"It's not just about opening a bookstore," said Nadege Nicoll, children's book author and owner of the Book House in Millburn, N.J., which should open in mid-January.
"I really want to do something for the people around me locally," Nicoll explained. "I want to open a bookstore featuring local artists and local authors and local people with whatever talents they have."
The 1,500-square-foot independent bookstore will carry new books for all ages, and Nicoll plans to have an opening-day inventory of around 4,000 titles, with 20%-30% of the book stock dedicated to literature for children and teens. For adults, the store will carry a little bit of everything, including fiction, nonfiction, cooking, sports and self-help. For children and teens, Nicoll said she is being very selective and "trying to be careful not to shelve titles just for the sake of it." At least initially, the store will sell only new books, though Nicoll said she may experiment with used books eventually.
The Book House will also have a small cafe area offering tea, coffee and some simple baked goods. For now, Nicoll has no plans for anything more complicated than cookies or brownies at the moment.
"I want people to come and grab a book, have a coffee and relax," said Nicoll. "It's not supposed to be stressful."
A major part of Nicoll's plan is to feature a good selection of books from local, independent writers and, as a self-published author herself, she's had her own books carried in bookstores, sometimes on consignment and sometimes bought outright. She said her preference will likely be toward starting with a consignment program. As for nonbook items, Nicoll wants to feature the work of artists and artisans from the Millburn community, including paintings, photographs, handmade jewelry and more, but her plans for that are still "very loose" at the moment. Any other sidelines in the store, such as journals, notebooks, calendars or cards, she added, will "stay very close" to the book industry.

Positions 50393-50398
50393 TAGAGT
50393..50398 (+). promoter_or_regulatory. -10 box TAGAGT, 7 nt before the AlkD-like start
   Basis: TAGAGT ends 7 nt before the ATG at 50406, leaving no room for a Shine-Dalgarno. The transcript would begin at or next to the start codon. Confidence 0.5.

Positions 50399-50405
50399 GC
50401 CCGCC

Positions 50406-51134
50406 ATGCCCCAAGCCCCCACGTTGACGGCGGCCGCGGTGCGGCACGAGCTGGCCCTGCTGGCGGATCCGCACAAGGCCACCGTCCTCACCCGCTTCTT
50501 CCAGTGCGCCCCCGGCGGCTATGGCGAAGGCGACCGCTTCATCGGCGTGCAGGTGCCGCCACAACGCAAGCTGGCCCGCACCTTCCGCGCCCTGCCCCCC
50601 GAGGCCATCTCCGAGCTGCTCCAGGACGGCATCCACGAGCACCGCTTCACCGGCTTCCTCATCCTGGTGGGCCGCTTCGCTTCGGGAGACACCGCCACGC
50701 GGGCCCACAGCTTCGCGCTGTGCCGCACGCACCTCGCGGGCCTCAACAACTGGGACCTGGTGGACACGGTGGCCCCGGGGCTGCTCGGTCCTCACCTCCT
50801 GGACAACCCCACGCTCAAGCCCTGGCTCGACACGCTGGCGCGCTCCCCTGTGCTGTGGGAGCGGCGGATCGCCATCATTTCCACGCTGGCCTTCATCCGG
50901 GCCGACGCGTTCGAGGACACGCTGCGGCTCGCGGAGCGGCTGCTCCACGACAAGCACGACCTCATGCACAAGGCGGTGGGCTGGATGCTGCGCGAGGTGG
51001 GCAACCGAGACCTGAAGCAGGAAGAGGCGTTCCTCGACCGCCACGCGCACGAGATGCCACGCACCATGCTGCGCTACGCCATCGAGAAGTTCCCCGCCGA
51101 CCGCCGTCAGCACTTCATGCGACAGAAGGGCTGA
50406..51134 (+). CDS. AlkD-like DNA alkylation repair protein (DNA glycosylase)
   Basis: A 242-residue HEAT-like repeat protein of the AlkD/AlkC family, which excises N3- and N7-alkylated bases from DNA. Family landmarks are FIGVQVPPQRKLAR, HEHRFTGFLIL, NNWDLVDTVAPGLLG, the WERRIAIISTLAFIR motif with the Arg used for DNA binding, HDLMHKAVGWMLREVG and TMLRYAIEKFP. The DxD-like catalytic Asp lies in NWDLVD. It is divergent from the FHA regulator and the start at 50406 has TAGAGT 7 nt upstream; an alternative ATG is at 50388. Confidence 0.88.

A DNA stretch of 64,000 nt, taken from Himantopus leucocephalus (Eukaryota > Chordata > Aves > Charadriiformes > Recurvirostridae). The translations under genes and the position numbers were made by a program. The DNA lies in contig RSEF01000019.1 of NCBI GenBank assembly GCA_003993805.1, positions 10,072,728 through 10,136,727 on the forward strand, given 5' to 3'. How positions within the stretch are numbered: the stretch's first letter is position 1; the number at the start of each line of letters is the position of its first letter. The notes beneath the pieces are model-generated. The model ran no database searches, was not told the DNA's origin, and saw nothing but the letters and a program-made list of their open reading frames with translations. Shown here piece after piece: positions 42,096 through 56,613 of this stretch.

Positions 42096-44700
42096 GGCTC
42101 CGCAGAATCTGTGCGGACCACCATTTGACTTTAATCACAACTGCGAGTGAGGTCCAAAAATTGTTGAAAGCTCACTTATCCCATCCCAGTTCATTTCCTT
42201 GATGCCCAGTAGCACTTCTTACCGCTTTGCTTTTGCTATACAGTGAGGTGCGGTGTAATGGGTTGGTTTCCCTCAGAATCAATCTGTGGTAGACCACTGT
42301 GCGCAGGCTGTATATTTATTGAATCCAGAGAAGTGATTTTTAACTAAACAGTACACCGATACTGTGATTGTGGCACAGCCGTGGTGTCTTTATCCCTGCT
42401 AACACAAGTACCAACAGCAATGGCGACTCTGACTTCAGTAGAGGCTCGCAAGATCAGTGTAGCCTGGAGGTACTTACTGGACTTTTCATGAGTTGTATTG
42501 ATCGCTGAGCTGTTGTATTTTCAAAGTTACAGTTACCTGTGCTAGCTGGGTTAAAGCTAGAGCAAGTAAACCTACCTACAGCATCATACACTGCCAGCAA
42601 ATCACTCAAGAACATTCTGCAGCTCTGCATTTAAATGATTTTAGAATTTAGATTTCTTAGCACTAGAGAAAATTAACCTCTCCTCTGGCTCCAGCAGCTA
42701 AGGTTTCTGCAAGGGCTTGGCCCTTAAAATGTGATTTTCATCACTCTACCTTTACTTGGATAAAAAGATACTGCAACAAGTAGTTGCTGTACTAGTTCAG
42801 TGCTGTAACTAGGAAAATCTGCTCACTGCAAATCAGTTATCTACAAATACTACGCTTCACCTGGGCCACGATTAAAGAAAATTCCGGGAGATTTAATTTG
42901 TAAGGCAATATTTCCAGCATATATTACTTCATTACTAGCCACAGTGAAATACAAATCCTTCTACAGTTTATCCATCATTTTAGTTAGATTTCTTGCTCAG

Concerning events, Nicoll said that she has a "million" ideas, everything from traditional author signings and book club meetings to more unusual events like literary trivia nights. She expressed a particular interest in hosting author panels at her store; she said that she's been on many such panel discussions herself through various author associations in New Jersey. Nicoll also intends to organize events around community interests in a way that can bring together people of different backgrounds--as an example, if someone in her community wrote a book about Indian food, she might host an Indian food night at her store featuring the author and the book.
Before she started writing books in 2013, Nicoll had "absolutely no background in the industry." She'd studied business in college and worked for various large corporations until she decided to leave her job to raise her kids. The decision to start writing, she said, came almost spontaneously: she simply wanted to do something creative with her time. In the years since, she's published five books for children between third and sixth grade. The theme of all of her work is, she said, "trying to see the world through the eyes of kids," and four of her books are about how children see their parents and are more funny than serious. Her most recent book is more serious; it discusses the refugee crisis in a way that children can understand while exploring empathy.
Nicoll added that writing about the refugee crisis got her more involved working in her community and, ultimately, on the path to opening a new independent bookstore. She recalled that with "everything that's going on in the world and all the tension," she wanted to create a space where community members could simply let their guards down and be together. And since her plans for the bookstore have become public, the community response has been fantastic.
Concerning the news that Indigo Books & Music, Canada's bookstore chain, will open its first international location next summer in the Mall at Short Hills in Millburn, Nicoll said, "I believe that my store is different from a big chain or from online retailers. I am trying to develop a very strong community feel, and hopefully, that remains unique. So this shouldn't impact my business model too much. It's actually a stronger incentive to create the community hub I have in mind."
Nicoll related that some people have told her they've been waiting for a local bookstore their whole lives. "It's very uplifting, but now the pressure is on. I have to deliver." --Alex Mutter